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Cape Cod sea turtle strandings are increasing

A rescued sea turtle at the New England Aquarium’s Sea Turtle Hospital in Quincy. (Courtesy New England Aquarium)
A rescued sea turtle at the New England Aquarium’s Sea Turtle Hospital in Quincy. (Courtesy New England Aquarium)

Sea turtle strandings on Cape Cod are picking up after a slow start to the season, experts at the New England Aquarium said Monday.

The aquarium has so far cared for almost 120 of the animals at its Quincy turtle hospital, the vast majority of which have been endangered Kemp’s ridley turtles. But scientists have also treated eight green turtles and two loggerheads.

The turtles are treated for life-threatening conditions, including pneumonia and dehydration, a result of days or weeks of hypothermia and the inability to feed.

“Early in the season, we typically see the smaller Kemp’s ridley and green turtles. The larger loggerhead turtles will start to wash ashore in December, though we saw our first loggerhead of the season on Thanksgiving Day,” said Charles Innis, the aquarium’s director of animal health.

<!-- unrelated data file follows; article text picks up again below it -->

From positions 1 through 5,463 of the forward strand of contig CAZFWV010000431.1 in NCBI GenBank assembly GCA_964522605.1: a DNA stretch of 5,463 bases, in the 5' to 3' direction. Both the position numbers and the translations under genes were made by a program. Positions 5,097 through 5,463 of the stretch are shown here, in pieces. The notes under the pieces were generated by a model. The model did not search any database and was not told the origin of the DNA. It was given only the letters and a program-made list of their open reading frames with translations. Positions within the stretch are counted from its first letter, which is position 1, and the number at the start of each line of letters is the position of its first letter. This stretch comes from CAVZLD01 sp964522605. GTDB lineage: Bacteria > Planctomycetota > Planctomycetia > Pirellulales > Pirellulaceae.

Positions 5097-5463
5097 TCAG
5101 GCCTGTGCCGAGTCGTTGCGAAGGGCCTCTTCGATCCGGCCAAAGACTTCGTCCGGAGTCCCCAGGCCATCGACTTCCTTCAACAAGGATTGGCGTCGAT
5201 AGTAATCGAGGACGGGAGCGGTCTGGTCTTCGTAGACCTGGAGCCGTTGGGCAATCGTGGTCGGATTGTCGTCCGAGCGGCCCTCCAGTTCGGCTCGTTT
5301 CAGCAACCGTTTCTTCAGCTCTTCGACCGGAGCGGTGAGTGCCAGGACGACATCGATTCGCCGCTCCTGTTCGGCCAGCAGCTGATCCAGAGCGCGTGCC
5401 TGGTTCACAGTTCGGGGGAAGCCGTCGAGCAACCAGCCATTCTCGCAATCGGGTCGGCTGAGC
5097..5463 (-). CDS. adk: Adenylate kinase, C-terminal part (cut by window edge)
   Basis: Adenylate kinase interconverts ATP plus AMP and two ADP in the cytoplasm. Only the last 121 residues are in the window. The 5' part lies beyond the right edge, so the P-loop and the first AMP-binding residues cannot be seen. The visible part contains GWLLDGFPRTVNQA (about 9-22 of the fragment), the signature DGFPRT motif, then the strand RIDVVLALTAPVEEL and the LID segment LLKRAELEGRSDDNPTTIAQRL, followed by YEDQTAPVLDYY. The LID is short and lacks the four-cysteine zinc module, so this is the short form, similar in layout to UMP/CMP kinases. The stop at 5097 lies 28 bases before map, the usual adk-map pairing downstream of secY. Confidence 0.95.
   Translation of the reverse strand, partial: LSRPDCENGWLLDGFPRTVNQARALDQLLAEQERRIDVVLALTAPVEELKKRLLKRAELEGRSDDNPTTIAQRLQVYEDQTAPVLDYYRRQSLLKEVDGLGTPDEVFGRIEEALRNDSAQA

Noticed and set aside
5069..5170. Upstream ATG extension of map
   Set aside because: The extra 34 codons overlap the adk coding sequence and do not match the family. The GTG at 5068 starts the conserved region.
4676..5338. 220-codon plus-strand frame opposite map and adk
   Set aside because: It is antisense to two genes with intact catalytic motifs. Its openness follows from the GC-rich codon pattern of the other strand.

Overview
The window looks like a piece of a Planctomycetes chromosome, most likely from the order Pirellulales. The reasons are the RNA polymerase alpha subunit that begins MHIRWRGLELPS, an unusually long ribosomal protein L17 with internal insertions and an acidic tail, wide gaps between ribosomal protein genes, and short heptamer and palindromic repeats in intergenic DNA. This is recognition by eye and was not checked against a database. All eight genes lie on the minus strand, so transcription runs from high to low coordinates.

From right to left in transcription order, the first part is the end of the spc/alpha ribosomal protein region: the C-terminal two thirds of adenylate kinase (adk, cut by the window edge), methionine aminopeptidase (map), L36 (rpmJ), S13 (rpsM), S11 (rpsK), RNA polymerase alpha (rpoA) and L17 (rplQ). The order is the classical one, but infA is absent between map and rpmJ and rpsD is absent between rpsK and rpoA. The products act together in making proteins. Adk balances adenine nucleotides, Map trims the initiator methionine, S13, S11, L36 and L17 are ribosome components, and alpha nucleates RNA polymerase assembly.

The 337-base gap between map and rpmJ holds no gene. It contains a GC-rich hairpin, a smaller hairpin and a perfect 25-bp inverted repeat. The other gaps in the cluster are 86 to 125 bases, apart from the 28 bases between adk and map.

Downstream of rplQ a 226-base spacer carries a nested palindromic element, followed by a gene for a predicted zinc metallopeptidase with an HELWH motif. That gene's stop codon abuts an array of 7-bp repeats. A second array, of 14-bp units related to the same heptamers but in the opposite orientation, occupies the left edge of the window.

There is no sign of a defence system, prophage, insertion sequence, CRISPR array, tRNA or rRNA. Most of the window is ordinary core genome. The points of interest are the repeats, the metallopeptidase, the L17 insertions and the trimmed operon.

A rescued sea turtle on a ventilator at the New England Aquarium’s Sea Turtle Hospital in Quincy. (Courtesy New England Aquarium)
A rescued sea turtle on a ventilator at the New England Aquarium’s Sea Turtle Hospital in Quincy. (Courtesy New England Aquarium)

The turtles get trapped in Cape Cod Bay as temperatures drop and wind patterns change, and they quickly become hypothermic. The stranding season started late this year because of temperature fluctuations that kept water in the bay warm.

The turtles are assessed and treated in Massachusetts, a process that can take weeks or even months, before being flown to Southern states for continued rehabilitation and eventual release back into the ocean.

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